Does Barometric Pressure Affect Your Wine?
For those of you who live in Florida, you know how much the weather can fluctuate from day to day. One moment it will be sunshine and blue skies, the next moment the sky opens up and dumps buckets of water. Then within minutes, as if nothing happened, the clouds part and the sunshine’s back. With Hurricane Earl bearing down on the East Coast, the humidity that has been oppressive for the past few months is now being sucked away into the giant storm. Not that we wish ill on anyone affected by the storm that’s raging off the Eastern seaboard, but it sure is nice to see the barometer drop a few millibars and the humidity percentage down to a reasonable number. Usually when the barometer drops, especially in Florida, look out because a storm is brewing. But today the humidity is unusually low at 45% with beautiful blue skies and no sign of those ominous thunderheads.
So does this mean it’s a good time to break into some of your favorite red wines? Absolutely!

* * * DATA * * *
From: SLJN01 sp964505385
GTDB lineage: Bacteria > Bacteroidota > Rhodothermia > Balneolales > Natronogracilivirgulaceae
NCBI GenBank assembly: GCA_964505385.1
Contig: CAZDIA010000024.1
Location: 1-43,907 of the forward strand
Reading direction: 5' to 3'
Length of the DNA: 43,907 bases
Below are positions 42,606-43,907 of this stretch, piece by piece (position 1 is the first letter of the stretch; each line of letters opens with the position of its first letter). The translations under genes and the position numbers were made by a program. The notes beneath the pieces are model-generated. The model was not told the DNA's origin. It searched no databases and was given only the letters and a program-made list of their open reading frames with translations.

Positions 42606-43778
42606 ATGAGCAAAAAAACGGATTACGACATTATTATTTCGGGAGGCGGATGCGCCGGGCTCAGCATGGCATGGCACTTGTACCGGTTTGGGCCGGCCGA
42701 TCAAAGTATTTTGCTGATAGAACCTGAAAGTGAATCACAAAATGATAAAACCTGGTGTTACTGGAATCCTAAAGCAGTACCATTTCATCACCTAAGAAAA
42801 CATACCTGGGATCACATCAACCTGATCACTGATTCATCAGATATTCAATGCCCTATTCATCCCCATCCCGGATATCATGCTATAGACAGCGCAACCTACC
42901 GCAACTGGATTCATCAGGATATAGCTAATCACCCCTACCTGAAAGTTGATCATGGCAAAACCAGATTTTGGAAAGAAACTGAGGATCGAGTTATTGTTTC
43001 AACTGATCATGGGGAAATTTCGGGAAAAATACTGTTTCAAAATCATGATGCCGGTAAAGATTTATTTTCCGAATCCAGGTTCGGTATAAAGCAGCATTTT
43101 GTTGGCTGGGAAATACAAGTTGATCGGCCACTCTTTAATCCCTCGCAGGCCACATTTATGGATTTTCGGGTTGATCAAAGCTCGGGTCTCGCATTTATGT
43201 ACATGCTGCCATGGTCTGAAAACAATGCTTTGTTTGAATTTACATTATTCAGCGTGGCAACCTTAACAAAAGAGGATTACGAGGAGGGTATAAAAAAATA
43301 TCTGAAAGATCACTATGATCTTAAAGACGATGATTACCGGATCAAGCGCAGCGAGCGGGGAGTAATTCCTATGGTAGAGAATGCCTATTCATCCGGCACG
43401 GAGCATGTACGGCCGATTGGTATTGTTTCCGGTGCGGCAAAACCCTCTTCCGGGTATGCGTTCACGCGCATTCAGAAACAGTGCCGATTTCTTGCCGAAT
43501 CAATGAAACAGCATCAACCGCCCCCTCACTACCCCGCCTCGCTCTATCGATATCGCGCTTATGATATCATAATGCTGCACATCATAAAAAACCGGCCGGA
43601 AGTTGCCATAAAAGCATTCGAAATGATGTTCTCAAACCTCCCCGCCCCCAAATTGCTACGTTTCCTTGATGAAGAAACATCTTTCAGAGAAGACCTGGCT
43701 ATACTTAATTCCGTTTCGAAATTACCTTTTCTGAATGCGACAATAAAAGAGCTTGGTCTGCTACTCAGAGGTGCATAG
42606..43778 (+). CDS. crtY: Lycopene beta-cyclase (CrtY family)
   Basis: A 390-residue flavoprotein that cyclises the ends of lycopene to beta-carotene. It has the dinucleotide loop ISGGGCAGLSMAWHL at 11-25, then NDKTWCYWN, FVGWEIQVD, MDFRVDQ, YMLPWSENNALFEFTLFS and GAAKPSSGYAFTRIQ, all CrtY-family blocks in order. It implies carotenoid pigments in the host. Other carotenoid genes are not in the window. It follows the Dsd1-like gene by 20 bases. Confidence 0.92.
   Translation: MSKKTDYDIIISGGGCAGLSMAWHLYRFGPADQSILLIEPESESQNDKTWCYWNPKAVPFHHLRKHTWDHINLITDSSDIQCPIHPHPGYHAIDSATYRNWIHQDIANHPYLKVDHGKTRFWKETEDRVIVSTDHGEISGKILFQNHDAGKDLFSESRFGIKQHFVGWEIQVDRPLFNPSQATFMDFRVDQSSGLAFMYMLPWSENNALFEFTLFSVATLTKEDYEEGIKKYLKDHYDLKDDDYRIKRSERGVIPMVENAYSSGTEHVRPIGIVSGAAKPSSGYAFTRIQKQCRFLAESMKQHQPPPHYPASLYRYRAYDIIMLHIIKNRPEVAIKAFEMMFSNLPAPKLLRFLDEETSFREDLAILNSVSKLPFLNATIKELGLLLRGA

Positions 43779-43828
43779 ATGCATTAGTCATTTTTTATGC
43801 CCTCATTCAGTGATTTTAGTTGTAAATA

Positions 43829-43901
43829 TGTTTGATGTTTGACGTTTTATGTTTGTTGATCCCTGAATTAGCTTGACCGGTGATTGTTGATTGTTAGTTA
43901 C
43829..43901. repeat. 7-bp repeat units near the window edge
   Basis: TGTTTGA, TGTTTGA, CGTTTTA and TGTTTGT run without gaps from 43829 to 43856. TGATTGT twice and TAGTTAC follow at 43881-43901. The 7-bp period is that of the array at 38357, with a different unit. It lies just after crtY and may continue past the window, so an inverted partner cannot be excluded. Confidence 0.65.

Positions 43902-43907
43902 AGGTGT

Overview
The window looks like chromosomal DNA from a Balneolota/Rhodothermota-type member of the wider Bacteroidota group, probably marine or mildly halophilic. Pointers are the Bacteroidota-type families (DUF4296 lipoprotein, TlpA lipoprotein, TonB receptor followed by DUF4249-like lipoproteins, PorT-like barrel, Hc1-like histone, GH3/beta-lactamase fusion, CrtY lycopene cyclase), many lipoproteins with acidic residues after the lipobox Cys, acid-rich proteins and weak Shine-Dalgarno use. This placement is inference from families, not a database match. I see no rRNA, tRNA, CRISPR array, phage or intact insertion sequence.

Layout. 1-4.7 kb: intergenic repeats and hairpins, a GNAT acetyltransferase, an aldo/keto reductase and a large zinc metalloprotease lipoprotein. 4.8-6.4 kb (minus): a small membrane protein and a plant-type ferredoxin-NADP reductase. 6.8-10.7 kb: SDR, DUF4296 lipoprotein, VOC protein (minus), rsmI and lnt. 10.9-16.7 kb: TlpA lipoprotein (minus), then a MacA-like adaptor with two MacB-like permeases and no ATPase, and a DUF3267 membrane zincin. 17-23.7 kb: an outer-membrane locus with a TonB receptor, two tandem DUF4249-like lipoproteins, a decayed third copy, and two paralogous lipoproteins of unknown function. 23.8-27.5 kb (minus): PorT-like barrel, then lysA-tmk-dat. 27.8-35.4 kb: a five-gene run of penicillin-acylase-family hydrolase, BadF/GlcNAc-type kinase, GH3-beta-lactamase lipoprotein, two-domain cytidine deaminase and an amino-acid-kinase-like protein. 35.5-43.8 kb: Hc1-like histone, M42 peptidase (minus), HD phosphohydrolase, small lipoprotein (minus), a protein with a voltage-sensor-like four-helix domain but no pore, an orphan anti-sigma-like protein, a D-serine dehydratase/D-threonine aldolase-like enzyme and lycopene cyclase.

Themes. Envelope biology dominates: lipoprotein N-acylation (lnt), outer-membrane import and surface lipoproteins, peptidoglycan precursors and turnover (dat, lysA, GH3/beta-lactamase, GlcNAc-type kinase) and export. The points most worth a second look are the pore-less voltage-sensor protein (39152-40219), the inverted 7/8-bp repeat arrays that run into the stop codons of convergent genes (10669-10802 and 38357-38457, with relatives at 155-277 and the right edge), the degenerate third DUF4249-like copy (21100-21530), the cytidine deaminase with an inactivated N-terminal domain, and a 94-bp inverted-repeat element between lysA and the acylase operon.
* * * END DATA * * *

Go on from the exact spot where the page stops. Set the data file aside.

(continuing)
Low pressure and low humidity is not going to do much for your white wines, but you may notice a significate difference in your red wines. Now, this hasnt been scientifically proven, not that I know of at least. But expert wine drinkers agree that a glass of the same wine can taste quite contrary when served during different weather situations. If you tune your taste buds in, you will find that your reds will taste crisp and cool in a low pressure, low humidity setting. Adversely, those reds are going to taste heavy, warm, flat and alcoholic when the weather is high pressure, high humidity. Is it because the atmospheric pressure is weighing down your wine, making it taste vapid and lifeless? Well, I’m not a scientist so I am not going to try and answer that. Just remember to pay attention to the barometer. This Labor Day weekend may be the perfect time to bust into the cellar and drink that Bordeaux you’ve been saving. Otherwise, during the typical Florida summer heat, stick to the light whites. They will surely refresh your palate and don’t seem to be as affected by the humidity.
Decanted is located at 1418 Pine Ridge Rd, Naples, FL 34108. For more information and schedule of events, visit http://www.decantedwines.com